The impact of extreme climatic events on migration from two communities in Bangladesh

Moniruzzaman, Md (2015) The impact of extreme climatic events on migration from two communities in Bangladesh. PhD thesis, James Cook University.

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Abstract

The latest IPCC Report (Adger et al 2014) identifies climate change and climate variability as important factors for human security because of the capacity to undermine livelihoods, compromise culture and identity, and increase migration. Although the predicted global patterns of extreme climatic events appear to have changed with some strong cyclones and floods already occurring; a strong relationship between extreme climatic events and climate change is not fully established (IPCC 2014). Adger et al (2014) suggest in all regions of the world, migration serves as a mechanism for adapting to extreme climatic events, be it temporary or permanent, and that our understanding of the potential influence of climate change on migration can be enhanced by an understanding of the impacts of extreme climatic events on migration. This understanding would need to include sending and destination communities, especially if there is the potential for policy interventions.

This study investigates contributions to migration in areas affected by extreme climatic events as a proxy for understanding the potential impacts of climate change on migration. That is, whether people have already started migrating as a result of extreme climatic events, or they are moving because of other factors that have contributed to migration (Adger et al., 2014).

Bangladesh, as one of the most climatically impacted countries of the world, has been selected as a case study for this research. Within Bangladesh, two communities consistently affected by climatic factors such as cyclone and tidal surges, and flood and river bank erosion are chosen as locations for this research. Semi-structured questionnaires and Focus Group Discussions (FGD) were used to collect data in both communities. Qualitative analysis was employed to elaborate the outcomes.

Consistent with the view that migration is most likely to be a consequence of complex interactions of a number of factors (Adger et al 2014), results show that anthropogenic causes, such as government policy implementation to protect the Sundarbans, the largest mangrove forest of the world, and changing paddy cultivation fields into saline fish farming have contributed to migration. Additionally, natural hazards such as periodic floods, river bank erosion, cyclones and tidal surges have all damaged the territory of poor workers and/or daily labourers leading them to move to places where employment is more available. In this regard, extreme climatic events have played a fundamental and influential role with other factors in the process of migration. Results also indicate that transportation costs and social networks are fundamental requirements for migration. Moreover, a number of migrants from the riverine community have built their own strong community and business sectors in the places of destination. Nevertheless, negative consequences such as conflicts, insecurities, and threats to the migrants were also seen where the community of migrants is not strong at the destinations.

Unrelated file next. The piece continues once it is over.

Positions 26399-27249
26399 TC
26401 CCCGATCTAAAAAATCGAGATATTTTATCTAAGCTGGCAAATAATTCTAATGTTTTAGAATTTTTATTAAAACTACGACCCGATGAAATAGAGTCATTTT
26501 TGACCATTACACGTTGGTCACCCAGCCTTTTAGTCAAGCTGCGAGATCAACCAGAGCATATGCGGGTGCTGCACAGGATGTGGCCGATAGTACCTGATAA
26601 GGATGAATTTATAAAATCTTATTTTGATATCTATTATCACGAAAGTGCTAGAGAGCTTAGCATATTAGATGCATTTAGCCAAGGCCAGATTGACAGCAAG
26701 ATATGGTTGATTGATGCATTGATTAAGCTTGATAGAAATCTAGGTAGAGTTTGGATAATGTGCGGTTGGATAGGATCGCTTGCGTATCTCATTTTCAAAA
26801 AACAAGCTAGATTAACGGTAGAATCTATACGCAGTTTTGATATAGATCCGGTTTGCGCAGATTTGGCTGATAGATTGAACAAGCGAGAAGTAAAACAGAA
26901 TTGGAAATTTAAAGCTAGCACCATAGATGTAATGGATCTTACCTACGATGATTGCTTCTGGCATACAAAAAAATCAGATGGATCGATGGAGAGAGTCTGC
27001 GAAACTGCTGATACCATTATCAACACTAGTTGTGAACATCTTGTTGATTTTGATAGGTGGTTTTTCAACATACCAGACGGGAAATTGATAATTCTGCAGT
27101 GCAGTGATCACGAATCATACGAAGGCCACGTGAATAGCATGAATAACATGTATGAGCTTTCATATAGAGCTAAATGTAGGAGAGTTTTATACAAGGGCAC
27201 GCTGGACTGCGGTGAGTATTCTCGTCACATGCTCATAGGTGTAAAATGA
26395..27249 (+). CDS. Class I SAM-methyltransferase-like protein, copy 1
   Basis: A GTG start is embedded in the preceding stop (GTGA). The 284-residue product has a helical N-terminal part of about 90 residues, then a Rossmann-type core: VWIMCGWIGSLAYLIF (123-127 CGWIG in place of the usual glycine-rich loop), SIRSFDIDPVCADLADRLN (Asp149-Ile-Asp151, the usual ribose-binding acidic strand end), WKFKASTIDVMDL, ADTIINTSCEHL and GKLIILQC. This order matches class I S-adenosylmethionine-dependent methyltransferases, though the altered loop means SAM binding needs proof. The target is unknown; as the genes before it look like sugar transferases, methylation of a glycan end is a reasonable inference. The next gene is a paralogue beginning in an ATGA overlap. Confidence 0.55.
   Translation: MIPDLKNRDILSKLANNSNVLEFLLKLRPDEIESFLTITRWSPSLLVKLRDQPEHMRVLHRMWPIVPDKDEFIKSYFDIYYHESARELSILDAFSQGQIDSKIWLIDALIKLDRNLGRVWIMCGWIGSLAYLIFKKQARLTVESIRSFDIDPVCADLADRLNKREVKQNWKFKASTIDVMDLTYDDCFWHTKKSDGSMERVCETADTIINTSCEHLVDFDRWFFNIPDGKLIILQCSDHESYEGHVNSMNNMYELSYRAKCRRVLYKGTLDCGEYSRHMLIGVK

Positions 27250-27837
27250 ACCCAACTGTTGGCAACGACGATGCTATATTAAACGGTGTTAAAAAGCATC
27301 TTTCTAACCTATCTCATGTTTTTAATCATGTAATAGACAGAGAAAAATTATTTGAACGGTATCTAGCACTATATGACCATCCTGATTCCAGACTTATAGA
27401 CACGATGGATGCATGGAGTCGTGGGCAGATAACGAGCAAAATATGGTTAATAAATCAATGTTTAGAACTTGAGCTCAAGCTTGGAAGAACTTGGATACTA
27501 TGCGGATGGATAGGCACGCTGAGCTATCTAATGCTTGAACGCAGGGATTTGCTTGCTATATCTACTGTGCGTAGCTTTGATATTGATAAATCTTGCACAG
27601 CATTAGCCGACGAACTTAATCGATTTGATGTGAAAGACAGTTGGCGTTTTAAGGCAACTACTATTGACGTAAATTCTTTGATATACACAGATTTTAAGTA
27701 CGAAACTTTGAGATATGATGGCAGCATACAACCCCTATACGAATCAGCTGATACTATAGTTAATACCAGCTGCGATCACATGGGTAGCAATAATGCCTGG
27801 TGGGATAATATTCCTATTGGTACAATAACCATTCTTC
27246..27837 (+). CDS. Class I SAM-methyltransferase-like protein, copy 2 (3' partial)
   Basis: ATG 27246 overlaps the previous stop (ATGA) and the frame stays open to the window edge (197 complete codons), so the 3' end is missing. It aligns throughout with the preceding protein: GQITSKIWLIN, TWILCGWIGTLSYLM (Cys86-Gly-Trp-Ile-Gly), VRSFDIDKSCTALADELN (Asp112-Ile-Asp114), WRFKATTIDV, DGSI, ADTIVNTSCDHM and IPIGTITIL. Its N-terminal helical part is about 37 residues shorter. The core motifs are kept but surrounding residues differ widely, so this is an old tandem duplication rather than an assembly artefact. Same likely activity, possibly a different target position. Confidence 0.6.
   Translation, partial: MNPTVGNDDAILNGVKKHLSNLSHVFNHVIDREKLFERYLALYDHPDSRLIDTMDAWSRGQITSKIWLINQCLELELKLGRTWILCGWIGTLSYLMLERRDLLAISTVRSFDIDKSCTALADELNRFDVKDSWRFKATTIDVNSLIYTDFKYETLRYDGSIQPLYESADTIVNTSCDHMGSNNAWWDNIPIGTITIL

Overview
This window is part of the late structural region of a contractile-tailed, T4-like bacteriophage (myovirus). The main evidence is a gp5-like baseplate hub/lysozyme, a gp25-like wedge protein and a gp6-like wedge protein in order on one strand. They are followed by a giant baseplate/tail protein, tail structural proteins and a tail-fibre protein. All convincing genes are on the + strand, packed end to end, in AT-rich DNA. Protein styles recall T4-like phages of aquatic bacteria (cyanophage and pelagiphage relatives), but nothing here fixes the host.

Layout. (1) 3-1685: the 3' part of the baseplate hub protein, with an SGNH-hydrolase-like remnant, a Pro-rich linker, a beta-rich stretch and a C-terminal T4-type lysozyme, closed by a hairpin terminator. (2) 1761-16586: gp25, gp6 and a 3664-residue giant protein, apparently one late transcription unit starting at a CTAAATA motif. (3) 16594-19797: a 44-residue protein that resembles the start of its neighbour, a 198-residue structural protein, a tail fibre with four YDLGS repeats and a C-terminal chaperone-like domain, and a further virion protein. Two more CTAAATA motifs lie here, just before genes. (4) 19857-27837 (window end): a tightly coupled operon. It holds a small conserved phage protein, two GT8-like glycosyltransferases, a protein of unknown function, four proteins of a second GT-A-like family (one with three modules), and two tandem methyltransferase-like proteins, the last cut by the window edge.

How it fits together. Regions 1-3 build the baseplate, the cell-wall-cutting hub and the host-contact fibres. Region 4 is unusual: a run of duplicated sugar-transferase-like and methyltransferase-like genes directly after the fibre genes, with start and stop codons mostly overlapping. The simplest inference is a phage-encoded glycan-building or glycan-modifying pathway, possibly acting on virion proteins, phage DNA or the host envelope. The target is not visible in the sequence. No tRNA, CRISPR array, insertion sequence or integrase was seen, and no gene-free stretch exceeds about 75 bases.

This study has contributed to filling a research gap about the relationship between extreme climatic events and migration in the coastal and riverine communities of Bangladesh and has provided a significant contribution to the theories of migration with regard to push-pull factors, intervening factors and the consequences of potential climate induced migration that can inform and facilitate the basis of local government policy and planning, and human settlement planning.

Item ID: 46523
Item Type: Thesis (PhD)
Keywords: adapting to climate change; Bangladesh; climate change; climatic extremes; cyclones; drought; environmental refugees; extreme climates; extreme climatic events; floods; maladaptive; migration; natural disasters; natural hazards; river bank erosion; tidal surges
Date Deposited: 30 Nov 2016 05:32
FoR Codes: 16 STUDIES IN HUMAN SOCIETY > 1604 Human Geography > 160403 Social and Cultural Geography @ 100%
SEO Codes: 96 ENVIRONMENT > 9603 Climate and Climate Change > 960311 Social Impacts of Climate Change and Variability @ 50%
96 ENVIRONMENT > 9610 Natural Hazards > 961002 Natural Hazards in Coastal and Estuarine Environments @ 50%
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